Taking Charge: Healthy programs help patients manage chronic disease
|Leading a healthy lifestyle involves the whole family.|
With more than a million new cases of diabetes diagnosed in the United States every year, it is no surprise that it is being called a public health epidemic. This disease, which affects the body's ability to manage glucose (blood sugar), was once viewed as mainly occurring among the elderly. In recent years, however, the incidence of diabetes has risen dramatically among other age groups, especially individuals in their 30s. Physicians are even encountering what was once referred to as “adult-onset” diabetes in children.
While the exact causes of diabetes remain unknown, the disease is closely tied to obesity and research indicates that modern American lifestyles and eating habits share some of the blame for the rise in diabetes, especially among the younger generation. To fight this troubling trend, several programs are available for UC Davis Health System patients to help people learn how to modify their daily lives and live successfully with diabetes and other chronic disease.
One example of this effort is “In Charge and In Control,” a four-week series of classes that teach patients everything from nutrition and exercise to self-management strategies for monitoring glucose levels.
“There is a very clear correlation between lack of exercise, excess weight and the prevalence of diabetes,” said Parul Patel, a family practice physician at the UC Davis Medical Group office in Elk Grove. “A great way to control this disease is to control your diet and overall health. Gaining knowledge and understanding is an important step toward living well.”
The “Take Charge” program is just one of several designed specifically to help health system patients manage chronic illnesses such as heart failure, asthma, lung disease and hypertension. It features a multidisciplinary team of physicians, nurse educators and dietitians who recognize that patients make numerous daily decisions that can affect their health. Patients who've taken the diabetes management course say it provides both the information and support needed to make good and healthy choices.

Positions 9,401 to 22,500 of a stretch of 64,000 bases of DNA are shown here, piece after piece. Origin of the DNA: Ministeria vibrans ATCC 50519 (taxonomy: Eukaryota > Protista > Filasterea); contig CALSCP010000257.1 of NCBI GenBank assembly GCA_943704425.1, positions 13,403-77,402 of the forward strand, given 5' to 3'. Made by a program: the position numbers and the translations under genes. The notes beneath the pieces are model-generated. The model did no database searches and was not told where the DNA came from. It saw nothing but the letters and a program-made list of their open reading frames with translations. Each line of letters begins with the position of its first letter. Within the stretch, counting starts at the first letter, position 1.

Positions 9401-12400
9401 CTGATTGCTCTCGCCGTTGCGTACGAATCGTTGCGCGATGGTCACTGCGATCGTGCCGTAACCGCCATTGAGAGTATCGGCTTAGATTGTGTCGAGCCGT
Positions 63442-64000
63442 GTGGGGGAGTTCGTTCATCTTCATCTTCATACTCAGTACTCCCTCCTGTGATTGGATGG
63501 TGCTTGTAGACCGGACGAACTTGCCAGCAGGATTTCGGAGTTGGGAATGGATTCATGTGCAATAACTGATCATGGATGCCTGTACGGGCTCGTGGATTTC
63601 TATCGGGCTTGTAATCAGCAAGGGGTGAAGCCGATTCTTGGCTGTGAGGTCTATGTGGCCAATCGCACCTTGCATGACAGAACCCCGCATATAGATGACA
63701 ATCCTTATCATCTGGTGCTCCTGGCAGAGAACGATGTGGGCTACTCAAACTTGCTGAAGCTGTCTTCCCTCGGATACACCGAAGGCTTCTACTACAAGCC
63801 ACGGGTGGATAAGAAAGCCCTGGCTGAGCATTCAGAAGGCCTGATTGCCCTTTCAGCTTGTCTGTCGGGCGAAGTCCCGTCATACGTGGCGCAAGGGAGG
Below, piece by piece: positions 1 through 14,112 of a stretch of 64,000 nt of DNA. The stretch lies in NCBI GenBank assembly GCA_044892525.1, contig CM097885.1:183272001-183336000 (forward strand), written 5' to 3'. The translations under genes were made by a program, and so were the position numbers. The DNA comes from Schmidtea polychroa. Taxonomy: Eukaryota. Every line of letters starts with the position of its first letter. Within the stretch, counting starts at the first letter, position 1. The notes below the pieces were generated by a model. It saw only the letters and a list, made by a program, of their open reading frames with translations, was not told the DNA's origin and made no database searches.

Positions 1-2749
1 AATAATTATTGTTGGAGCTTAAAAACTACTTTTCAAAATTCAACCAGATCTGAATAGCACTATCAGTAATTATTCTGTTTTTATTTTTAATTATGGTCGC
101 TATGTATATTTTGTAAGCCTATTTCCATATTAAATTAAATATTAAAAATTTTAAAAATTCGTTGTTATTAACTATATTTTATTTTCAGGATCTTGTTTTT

“Small steps can lead to big improvements in health. Chronic disease management programs complement my role as a physician by reinforcing healthy habits like nutrition and exercise and helping patients set achievable goals,” added Patel. “Being able to provide someone with the right tools to control their illness is a key part of my philosophy of care."
Studies show efforts such as “In Charge and In Control” improve patient outcomes and can reduce costs for a variety of chronic diseases, including asthma, congestive heart failure and arthritis, as well as diabetes. One study found that patients who attended a multi-week self-management program had fewer hospitalizations over a six-month period than patients who had not. They also had fewer emergency room and clinic visits. No matter what the age, health experts say lifestyle changes such as exercise, a healthy diet and reducing stress levels, are among the best ways to live with diabetes and prevent it from growing worse.
The medical group office in Elk Grove is one of several primary care clinics hosting the special diabetes classes in November for UC Davis patients. For more information about diabetes-related programs such as “In Charge and In Control,” visit the UC Davis Health System Web site at http://www.ucdmc.ucdavis.edu/famcommed/cdmc/resources.pdf. For information about other chronic disease and wellness programs, visit our health consumer Web pages http://repro-cf.ucdavis.edu/hostedsites/wellness/.